LaunchSpace fundraiser in Orange this weekend

LaunchSpace is on the third floor of the Orange Innovation Center, 131 West Main St., Orange.

LaunchSpace is on the third floor of the Orange Innovation Center, 131 West Main St., Orange. FILE PHOTO

By DOMENIC POLI

Staff Writer

Published: 08-24-2023 5:41 PM

ORANGE – The member-based community workshop operating out of the Orange Innovation Center has two upcoming initiatives aimed at fostering the creativity of young people and the community at large.

LaunchSpace has planned an ice cream social fundraiser on Sunday, Aug. 27, to benefit its pottery program and construct a concrete foundation for its gas-fired kiln. The nonprofit organization is also preparing to start its Creative Sector Pathway Program, a hub for innovation and creativity, providing hands-on experiential education for those between 13 and 17 years old and interested in pursuing “the unique intersection of art, technology, and entrepreneurship.”

The ice cream fundraiser is set for 2 p.m. to 5 p.m. in Suite 342 at 131 West Main St. The frozen treats cost $20, $40 or $60, depending on the number of scoops. Attendees also get to keep the bowls.

Brianna Drohen, CEO of LaunchSpace, explained that throughout the summer, the organization’s members specializing in pottery have been crafting and donating ceramic bowls that attendees will pay to fill with ice cream.

The kiln was donated by retired Amherst potter Ann Kenworthy, but Drohen said money is needed to create a concrete foundation for its installation as well as for the permitting process and some structural support. Drohen estimates an additional $7,500 is needed on top of the roughly $1,500 already donated by the Potters All Clay Guild.

“Our pottery program is incredibly popular,” she said, adding that the addition of a gas-fired kiln is critical “to attract potters from all across the county and support the existing … potter community.”

Creative Sector Pathway Program

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The brainchild of Drohen and Cynthia “Sid” Nordstrom, LaunchSpace’s program and member director, this program is meant to help young people in the greater North Quabbin region explore the world of making and entrepreneurship as an alternative pathway to a career. Information sessions are scheduled for Suite 342 at 6 p.m. on Thursday and Aug. 31. Applications are due by Sept. 1.

Participants will meet from 3-5 p.m. on Tuesdays and Thursday for 20 weeks – Oct. 3 to Dec. 14 and then from January to April. The teens will train in LaunchSpace’s 13,000-square-foot facility and hone their skills in crafts such as pottery, 2D and 3D design, woodshop, leatherworking, textiles, jewelry, screenprinting, electronics, and digital fabrication.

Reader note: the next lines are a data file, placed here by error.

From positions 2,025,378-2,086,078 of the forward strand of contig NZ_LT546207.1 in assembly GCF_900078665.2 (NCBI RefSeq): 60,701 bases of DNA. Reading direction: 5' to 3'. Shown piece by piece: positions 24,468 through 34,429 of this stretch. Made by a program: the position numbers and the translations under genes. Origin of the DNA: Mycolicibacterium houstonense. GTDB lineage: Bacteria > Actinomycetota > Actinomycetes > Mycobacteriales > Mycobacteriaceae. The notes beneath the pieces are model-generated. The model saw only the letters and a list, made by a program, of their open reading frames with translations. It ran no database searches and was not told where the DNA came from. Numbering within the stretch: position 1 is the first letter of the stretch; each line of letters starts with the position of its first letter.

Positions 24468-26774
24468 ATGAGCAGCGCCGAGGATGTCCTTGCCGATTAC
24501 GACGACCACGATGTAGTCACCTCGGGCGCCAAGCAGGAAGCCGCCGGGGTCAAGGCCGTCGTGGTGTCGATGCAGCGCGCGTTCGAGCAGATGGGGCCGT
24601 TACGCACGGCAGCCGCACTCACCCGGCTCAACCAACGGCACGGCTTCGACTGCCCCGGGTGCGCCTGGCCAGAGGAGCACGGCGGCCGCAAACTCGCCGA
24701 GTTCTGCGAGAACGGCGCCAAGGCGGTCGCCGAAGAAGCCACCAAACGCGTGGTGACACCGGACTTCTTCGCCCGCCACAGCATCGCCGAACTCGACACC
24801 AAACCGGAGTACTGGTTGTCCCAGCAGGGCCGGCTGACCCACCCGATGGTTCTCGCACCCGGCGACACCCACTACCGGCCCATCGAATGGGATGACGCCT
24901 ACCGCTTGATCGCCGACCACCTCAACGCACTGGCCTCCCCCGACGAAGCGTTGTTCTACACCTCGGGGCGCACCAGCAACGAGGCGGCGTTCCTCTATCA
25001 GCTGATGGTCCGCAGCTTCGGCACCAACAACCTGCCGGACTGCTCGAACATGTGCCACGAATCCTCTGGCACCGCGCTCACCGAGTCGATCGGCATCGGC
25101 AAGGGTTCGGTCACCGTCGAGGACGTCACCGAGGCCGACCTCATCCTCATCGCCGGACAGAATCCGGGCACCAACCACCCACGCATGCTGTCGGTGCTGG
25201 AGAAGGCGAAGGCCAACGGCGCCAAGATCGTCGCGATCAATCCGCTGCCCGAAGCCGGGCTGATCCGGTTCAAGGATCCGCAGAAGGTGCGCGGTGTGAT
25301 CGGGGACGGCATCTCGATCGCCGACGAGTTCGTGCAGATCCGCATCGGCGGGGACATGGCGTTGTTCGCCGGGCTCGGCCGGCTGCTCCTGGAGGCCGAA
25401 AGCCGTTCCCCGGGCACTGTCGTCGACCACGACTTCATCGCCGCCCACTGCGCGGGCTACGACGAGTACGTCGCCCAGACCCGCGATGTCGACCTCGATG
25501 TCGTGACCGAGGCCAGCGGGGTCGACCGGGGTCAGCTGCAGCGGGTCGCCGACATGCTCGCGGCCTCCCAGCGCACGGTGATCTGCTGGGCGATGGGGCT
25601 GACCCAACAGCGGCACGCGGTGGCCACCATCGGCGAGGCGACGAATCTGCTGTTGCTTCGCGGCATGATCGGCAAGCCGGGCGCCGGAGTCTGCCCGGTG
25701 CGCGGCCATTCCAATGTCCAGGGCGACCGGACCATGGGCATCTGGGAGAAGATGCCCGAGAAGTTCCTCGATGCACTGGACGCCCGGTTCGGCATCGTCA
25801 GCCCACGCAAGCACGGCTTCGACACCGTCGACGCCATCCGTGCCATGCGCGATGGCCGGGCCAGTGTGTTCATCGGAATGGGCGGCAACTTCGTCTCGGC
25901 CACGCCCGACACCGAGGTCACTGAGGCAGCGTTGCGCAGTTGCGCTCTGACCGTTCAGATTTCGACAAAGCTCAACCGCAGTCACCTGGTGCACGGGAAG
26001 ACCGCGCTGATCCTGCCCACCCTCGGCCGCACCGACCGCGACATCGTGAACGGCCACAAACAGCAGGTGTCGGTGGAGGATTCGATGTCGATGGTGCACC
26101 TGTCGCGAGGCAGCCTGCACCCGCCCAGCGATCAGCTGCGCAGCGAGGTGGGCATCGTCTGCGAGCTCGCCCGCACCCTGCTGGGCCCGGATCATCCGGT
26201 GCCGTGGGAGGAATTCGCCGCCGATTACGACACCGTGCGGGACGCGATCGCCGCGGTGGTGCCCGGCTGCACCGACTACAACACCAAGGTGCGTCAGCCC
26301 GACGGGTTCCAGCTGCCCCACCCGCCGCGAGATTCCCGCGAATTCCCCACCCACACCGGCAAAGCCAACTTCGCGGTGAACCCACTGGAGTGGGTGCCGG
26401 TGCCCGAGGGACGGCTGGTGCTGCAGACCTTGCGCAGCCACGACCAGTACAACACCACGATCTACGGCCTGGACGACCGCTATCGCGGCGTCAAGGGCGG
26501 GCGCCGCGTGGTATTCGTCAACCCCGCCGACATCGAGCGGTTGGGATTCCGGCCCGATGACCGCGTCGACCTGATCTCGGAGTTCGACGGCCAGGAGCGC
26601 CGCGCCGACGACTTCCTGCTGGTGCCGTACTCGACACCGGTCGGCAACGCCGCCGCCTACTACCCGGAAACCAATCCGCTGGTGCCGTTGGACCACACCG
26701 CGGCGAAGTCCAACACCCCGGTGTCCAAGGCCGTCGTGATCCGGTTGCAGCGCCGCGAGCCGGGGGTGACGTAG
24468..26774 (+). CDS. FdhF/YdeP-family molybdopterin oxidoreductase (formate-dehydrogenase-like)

“During the training and discovery phase, students work to master specific shops, are encouraged to pursue their passion, deepen their technique, and find their unique voice,” a statement reads. “Woven into each session are the practical skills needed to forge a path from idea to action including entrepreneurial thinking, developing a vision, recognizing opportunities, financial literacy, lean canvas, building a brand, and the importance of community.”

Drohen mentioned she and Nordstrom have been designing this program for about eight months and recruiting sponsors so it can be offered for free.She said the program has received donations from a few individuals as well as the Community Foundation of North Central Massachusetts, the United Way of North Central Massachusetts, the local nonprofit organization Valuing Our Children, and Walmart.

“It’s something that we’ve been wanting to do for a while, is have an out-of-school experience for local teens,” Drohen said, “and last summer we ran a summer teen program for four weeks and had a lot of success with it.”

Nordstrom, who worked as an independent contractor for LaunchSpace before being hired as program and member director in January, said this idea was born from meeting with people from the local school system and with teenagers taking workshops at LaunchSpace “and really just noticing where their interests are and where they want to take it.” She said teenagers were surprised by what they could accomplish in workshops and wanted to lean more into the possibilities.

“We’re all feeling real enthusiastic about it,” Nordstrom said, adding that this model allows high school students to design their own education in a hands-on way.

The program includes a badge and certificate system that provides students with apprenticeship opportunities to learn and work independently with their mentor outside of class time. Certification can be shared with employers or on college applications and will provide evidence that students have worked to develop their entrepreneurial mindset and have mastered important tool training.

To learn more, contact Nordstrom at sid@launchspace-orange.com. Teenagers can apply to the program at bit.ly/3QLM39W. To RSVP to the information sessions, visit bit.ly/44dYBdm.

Reach Domenic Poli at: dpoli@recorder.com or 413-930-4120.